What are atomic swaps
Atomic swap is an operation to exchange one cryptocurrency for another, which can be implemented instantly without having to rely on a trusted third party (intermediary) in the person of the exchange or exchange platform. As a result, control over the transaction is carried out exclusively by the parties involved in it.
Atomic swaps can be carried out both on the chain, that is, directly between the blockchains of different cryptocurrencies, and off-chain – outside the blockchain. The first such exchange was made on September 19, 2017 between Decred and Litecoin cryptocurrencies.
What causes the need for atomic swaps
The process of exchanging cryptocurrencies on exchanges and other specialized platforms can still be time-consuming and is often associated with high commissions. In addition, not all exchanges support all coins or the necessary trading pairs, as a result of which a trader who wants to exchange one cryptocurrency for another, is faced with the forced need for additional conversions.
To solve these problems, including the aforementioned risks of trusting a third party, the technology of atomic swaps was developed. It was first described back in 2013, but only recently began to be put into practice.
How does it work from a technical point of view
When performing atomic swaps, a time-based hash contract (HTLC) is used. As the name implies, an HTLC is a temporary smart contract that includes the generation of a cryptographic hash function that can be verified by the exchange participants.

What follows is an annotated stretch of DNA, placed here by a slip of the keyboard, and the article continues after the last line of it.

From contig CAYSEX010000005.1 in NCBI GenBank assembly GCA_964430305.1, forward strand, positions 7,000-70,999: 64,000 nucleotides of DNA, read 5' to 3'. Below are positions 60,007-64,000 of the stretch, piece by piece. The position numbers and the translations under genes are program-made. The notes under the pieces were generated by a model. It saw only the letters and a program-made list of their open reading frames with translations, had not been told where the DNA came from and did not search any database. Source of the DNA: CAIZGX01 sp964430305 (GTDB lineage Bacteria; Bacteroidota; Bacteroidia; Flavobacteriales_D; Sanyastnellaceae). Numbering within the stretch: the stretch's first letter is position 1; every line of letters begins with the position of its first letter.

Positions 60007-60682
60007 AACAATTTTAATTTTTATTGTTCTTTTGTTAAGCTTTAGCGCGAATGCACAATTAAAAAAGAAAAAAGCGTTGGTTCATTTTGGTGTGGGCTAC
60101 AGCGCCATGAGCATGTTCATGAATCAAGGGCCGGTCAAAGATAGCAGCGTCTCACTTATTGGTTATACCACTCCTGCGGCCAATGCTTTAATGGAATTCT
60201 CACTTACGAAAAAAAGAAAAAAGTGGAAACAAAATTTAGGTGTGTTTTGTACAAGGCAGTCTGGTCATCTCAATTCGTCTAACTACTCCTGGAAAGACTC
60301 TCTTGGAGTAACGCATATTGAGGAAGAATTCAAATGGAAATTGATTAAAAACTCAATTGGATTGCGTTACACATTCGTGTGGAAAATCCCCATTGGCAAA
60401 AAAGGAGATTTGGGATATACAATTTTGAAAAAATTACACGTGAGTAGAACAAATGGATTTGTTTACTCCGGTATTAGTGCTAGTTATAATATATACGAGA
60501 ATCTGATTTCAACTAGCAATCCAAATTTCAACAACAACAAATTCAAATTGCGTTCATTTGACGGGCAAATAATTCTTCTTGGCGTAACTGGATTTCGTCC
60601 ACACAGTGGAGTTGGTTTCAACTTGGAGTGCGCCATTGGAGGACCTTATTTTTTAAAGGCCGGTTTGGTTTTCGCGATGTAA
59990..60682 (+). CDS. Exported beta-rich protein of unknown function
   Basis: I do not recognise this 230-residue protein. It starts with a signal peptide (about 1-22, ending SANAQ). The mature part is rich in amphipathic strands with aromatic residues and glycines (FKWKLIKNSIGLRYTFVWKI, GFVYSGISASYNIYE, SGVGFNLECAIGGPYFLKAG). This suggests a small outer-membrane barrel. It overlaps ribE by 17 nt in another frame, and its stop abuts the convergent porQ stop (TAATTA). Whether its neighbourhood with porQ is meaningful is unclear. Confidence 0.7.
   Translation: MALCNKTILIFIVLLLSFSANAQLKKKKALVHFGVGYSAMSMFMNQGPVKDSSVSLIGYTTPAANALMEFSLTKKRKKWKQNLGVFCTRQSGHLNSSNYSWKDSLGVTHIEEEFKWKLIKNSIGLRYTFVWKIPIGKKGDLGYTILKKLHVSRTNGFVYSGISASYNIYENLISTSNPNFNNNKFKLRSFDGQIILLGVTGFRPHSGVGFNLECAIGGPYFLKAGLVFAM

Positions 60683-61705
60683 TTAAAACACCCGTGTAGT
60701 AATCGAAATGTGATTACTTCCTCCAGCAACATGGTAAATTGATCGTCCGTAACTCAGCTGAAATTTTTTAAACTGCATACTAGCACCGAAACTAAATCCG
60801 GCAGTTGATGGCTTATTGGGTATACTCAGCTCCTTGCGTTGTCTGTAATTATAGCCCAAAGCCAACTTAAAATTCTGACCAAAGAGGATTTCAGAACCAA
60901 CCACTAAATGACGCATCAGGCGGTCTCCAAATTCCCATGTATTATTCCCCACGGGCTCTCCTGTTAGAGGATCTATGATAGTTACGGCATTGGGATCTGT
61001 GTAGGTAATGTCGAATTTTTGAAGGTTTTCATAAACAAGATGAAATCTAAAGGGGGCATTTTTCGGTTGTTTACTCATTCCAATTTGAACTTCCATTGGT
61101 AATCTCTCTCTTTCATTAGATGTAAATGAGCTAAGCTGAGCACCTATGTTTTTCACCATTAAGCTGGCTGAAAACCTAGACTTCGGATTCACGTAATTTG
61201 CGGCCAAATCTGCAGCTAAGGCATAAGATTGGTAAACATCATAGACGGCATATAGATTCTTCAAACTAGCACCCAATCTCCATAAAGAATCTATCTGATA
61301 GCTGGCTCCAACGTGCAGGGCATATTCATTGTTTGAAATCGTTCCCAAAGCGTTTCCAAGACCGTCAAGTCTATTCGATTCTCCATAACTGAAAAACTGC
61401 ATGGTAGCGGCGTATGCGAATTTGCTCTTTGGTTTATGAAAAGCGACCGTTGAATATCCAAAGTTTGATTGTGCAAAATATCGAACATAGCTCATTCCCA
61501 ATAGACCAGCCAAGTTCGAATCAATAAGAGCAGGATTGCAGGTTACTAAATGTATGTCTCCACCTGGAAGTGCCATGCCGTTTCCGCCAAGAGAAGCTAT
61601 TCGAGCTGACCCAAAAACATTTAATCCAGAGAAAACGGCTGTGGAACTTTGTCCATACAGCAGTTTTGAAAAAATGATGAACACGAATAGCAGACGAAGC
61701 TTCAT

In other words, HTLC requires the payee to confirm receipt of funds by the generation of a cryptographic confirmation of payment before the deadline. Otherwise, the transaction is invalidated, and the funds are returned to the sender.
How does it work in practice
Alice has 100 LTC, which she wants to exchange for an equivalent amount of BTC. The traditional mechanism assumes that Alice goes to the exchange, replenishes her account and places an order to sell her LTC coins. In the case of an atomic swap, Alice can directly exchange her LTCs for BTC, which Bob has the right amount of.
Alice, as the initiator of the transaction, creates the address of the contract, which can be compared with a bank deposit box. Alice’s LTC is stored at this address during the swap process. To open it, Bob’s signature is required, as well as a number generated by Alice. It is very important that Alice does not share this number with Bob at this stage, since then he will be able to open the cell and collect all the funds there before the swap is completed.
The next step, Alice comes up with a secret number and creates its hash. A hash acts like a lock, while a secret number is the key. Bob looks at the contract address from Alice, makes sure that everything is in order, and then creates his own cell with the same key. To do this, Alice sends Bob the previously created hash, but to open the cell, he needs Alice’s signature.
From this moment on, Alice has a key, as well as the ability to sign a cell for Bob and, therefore, redeem funds tied to the address. After that, Bob is given the secret number he needs, which until now he did not know. Bob can use this secret number to open Alice’s cell and collect the funds due to him.